ASPH warns that an approaching shortage of public health physicians, public health nurses, epidemiologists, health care educators and administrators in the coming years can leave the nation vulnerable to disease, bioterror and health threats.
“Tackling the health implications of tobacco use, heart disease, obesity and physical inactivity, not to mention the threat of globally spreading infectious diseases, depends entirely on the availability of a well-trained public health workforce," said Dr. Linda Rosenstock, dean of the UCLA School of Public Health and chair of ASPH’s workforce taskforce. "Unless we act now to recruit and train an additional 250,000 public health professionals, we will soon be ill-equipped to identify looming public health crises and respond decisively."
ASPH cites a diminishing public health force throughout the nation, pointing out that there were 50,000 fewer public health workers in 2000 than in 1980. A spike in retirement among current workers also contributes to the problem. ASPH estimates 23 percent of the current workforce, or almost 110,000 workers, will be eligible to retire by 2012.
According to the analysis, schools of public health must graduate three times as many public health workers over the next 12 years in order to meet national health care needs in 2020.
Trained Professionals “Critical” to Nation’s Health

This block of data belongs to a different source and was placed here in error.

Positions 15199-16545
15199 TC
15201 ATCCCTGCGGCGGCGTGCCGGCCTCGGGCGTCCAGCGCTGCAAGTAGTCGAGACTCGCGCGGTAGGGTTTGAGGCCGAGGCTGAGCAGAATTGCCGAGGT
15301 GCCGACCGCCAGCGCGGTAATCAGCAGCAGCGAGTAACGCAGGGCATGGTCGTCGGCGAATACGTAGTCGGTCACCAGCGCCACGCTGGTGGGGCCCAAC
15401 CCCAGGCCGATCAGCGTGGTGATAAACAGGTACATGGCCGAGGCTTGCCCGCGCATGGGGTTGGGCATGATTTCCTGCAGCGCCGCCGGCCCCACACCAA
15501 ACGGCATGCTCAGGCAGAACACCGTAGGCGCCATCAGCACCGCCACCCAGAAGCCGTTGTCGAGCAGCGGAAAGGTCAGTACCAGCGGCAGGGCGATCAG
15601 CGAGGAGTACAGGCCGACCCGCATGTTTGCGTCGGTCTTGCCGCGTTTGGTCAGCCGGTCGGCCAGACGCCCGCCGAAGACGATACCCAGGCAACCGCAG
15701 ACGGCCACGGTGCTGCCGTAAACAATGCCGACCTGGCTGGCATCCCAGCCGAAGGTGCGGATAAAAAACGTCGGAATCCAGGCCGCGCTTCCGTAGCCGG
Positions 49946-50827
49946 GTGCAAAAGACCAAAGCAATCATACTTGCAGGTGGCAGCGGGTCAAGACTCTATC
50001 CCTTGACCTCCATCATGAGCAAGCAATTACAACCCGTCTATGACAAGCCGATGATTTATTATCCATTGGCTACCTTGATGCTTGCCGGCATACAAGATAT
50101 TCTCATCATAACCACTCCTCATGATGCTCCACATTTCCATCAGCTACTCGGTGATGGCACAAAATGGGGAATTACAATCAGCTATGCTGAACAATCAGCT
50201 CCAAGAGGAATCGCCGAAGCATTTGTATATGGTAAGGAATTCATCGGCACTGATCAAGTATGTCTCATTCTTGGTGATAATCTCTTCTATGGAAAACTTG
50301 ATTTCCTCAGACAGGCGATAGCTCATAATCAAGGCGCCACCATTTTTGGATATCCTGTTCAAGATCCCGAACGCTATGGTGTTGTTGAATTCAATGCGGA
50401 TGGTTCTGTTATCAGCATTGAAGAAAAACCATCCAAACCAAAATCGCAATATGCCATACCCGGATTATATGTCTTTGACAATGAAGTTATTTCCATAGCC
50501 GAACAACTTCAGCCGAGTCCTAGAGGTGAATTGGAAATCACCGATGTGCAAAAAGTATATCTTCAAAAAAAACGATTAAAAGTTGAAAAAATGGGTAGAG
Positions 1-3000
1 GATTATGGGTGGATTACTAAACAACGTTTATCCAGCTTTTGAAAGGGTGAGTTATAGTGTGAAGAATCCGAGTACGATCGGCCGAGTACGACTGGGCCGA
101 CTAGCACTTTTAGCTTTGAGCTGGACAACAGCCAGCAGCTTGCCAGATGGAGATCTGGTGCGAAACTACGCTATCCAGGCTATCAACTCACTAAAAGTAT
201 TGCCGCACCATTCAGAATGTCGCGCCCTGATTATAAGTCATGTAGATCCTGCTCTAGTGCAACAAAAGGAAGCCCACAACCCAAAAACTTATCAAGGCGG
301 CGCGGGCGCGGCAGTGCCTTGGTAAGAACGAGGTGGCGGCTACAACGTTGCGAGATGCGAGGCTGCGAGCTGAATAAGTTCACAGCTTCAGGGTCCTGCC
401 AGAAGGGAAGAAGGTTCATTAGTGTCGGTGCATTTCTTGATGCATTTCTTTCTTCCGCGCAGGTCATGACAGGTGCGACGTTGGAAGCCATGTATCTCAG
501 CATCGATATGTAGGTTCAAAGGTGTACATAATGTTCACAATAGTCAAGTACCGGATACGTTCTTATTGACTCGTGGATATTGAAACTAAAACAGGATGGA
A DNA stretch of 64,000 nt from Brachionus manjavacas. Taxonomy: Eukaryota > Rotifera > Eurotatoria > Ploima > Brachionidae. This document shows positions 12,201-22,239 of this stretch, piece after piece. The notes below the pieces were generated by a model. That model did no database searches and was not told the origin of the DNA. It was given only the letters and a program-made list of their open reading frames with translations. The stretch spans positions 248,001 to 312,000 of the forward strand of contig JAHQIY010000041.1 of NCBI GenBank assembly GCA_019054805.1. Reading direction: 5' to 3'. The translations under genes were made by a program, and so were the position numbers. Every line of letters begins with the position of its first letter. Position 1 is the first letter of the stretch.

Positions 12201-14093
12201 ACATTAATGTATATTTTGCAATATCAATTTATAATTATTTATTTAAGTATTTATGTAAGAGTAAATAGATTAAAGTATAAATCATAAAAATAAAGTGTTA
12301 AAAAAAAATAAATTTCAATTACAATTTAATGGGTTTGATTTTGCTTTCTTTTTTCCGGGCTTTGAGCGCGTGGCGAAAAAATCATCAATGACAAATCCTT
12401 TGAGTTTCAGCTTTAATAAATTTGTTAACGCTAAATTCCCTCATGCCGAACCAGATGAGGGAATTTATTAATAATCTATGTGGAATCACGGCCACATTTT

This shortage will affect the public health field’s ability to address the nation’s growing complexity of public health challenges. Furthermore, in the face of globalization, ASPH points out that the U.S. public health workforce must also be prepared to manage health threats originating from other parts of the world.
"An appropriate number of well-trained public health professionals is critical in order to safeguard the health of our nation and our world," said Dr. Harrison Spencer, ASPH president and CEO. "Our government and our schools of public health play a critical role in preventing the forecasted shortage."
To combat this problem, ASPH calls for increased federal investment in public health education and training; a centralized effort to understand current and future workforce needs; increased recruitment; additional training and fellowship programs; financial aid assistance; and expanded graduate-level programs.
The assessment is available at http://www.asph.org/shortage.